Why You Should Never Use 777 Permissions Anywhere, Ever, Full Stop, End of Story

The assigned permissions for a file determine who can read, write and execute the file or directory. The first number is for the owner of the file, the second the group and the third "everyone else." The numerical value is arrived as follows:

1 is execute
2 is write
4 is read

Adding them together is how the permissions for the file or directory are determined. Full permissions add up to 7 (4 + 2 + 1 = 7.)

Thus, 777 permissions allow the following:

Read Write Execute for Owner
Read Write Execute for Group
Read Write Execute for Others

Yes, but what does it mean?

With 777 permissions, you are giving anyone with an internet connection full access to the files or directories with those permissions. They may alter them in any way they choose, including maliciously. Many account hacking incidents stem from 777 permissions.

At Black Chicken Host, we recognize the severity of the threat from 777 permissions, and our servers are configured to reject access to them by default. It is not possible to change this behavior to work with 777 files and/or directories. Instead, you will need to set your files to 644 and your folders to 755, which are appropriate permissions.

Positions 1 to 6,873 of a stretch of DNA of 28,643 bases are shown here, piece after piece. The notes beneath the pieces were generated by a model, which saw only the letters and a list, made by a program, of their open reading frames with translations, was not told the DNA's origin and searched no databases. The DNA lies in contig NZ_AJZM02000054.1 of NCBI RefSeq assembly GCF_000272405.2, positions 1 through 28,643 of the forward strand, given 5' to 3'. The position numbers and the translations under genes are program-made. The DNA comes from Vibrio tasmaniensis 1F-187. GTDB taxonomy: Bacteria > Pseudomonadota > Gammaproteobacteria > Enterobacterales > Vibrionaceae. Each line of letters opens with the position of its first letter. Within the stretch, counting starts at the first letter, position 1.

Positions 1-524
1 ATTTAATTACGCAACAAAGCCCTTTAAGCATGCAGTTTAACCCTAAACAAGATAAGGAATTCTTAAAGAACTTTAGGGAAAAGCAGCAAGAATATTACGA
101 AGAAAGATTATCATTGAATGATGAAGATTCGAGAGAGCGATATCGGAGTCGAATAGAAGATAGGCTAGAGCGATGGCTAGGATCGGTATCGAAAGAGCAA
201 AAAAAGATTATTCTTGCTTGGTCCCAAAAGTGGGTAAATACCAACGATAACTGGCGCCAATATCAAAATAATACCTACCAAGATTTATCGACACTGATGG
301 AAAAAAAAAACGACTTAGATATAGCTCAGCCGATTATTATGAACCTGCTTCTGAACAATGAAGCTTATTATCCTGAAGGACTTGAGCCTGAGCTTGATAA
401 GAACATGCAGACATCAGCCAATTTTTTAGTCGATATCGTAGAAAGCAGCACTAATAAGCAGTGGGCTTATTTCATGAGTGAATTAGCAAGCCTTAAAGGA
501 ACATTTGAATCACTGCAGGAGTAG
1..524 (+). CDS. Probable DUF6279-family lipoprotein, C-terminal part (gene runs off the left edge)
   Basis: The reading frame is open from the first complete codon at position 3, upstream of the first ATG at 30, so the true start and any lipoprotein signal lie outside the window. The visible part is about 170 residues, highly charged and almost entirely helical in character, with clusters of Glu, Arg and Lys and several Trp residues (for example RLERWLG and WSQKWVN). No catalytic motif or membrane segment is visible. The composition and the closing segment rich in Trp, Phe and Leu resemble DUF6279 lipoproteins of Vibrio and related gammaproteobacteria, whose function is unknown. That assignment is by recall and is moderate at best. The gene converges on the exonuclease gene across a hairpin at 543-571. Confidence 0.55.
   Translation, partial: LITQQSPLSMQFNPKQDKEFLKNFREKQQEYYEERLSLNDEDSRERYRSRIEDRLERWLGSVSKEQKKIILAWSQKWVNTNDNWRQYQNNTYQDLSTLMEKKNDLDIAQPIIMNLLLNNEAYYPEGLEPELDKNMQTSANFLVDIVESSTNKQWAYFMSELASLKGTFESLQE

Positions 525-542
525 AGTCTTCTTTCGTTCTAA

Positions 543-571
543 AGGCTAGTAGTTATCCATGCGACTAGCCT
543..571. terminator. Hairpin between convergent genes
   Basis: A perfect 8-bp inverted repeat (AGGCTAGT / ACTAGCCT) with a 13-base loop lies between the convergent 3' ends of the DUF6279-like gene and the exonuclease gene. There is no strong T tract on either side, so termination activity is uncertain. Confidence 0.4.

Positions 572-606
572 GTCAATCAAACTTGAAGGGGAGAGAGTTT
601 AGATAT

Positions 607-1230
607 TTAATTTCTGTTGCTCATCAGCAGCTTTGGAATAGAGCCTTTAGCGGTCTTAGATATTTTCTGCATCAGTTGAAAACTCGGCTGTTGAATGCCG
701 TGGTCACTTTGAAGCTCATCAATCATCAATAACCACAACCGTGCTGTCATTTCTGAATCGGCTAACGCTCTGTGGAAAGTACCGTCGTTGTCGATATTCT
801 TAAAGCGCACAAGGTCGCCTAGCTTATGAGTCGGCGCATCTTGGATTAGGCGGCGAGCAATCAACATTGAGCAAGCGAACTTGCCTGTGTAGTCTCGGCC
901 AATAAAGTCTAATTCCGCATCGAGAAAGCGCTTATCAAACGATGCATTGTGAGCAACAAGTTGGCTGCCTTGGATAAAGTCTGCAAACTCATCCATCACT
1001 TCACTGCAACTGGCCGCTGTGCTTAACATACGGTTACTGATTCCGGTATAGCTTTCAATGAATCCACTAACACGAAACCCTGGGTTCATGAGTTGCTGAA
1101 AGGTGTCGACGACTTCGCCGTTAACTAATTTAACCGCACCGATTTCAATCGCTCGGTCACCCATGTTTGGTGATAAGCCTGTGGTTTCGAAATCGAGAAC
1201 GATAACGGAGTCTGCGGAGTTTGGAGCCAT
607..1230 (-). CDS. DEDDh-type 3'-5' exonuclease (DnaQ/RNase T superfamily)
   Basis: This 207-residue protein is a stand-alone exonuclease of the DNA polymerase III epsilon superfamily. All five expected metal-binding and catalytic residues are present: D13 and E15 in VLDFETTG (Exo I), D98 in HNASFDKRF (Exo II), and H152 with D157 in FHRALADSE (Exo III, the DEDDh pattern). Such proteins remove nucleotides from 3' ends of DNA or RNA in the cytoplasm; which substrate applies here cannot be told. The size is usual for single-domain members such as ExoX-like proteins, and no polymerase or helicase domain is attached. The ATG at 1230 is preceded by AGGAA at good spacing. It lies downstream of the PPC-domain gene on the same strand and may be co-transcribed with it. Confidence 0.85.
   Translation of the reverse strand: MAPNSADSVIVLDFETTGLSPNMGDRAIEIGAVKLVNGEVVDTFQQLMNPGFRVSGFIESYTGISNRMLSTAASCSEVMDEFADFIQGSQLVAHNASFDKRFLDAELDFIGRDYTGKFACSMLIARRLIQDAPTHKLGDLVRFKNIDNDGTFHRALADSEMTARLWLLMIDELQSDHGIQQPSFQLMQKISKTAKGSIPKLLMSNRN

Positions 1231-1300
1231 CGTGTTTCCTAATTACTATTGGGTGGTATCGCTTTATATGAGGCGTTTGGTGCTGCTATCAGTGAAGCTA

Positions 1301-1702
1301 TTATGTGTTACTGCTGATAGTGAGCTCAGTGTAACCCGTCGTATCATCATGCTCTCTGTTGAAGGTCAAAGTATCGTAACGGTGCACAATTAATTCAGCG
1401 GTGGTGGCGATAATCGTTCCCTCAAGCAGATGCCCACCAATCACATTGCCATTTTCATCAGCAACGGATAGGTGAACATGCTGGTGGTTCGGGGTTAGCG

We're happy to help you find ways around 777 permissions in our server environments! Typically, setting 644/755 permissions does the trick, but if not, just send up a flare via support ticket and let us know the following:

  1. The full path to the file or folder in question
  2. The troubles you're having with it
  3. The exact text of the error you're seeing

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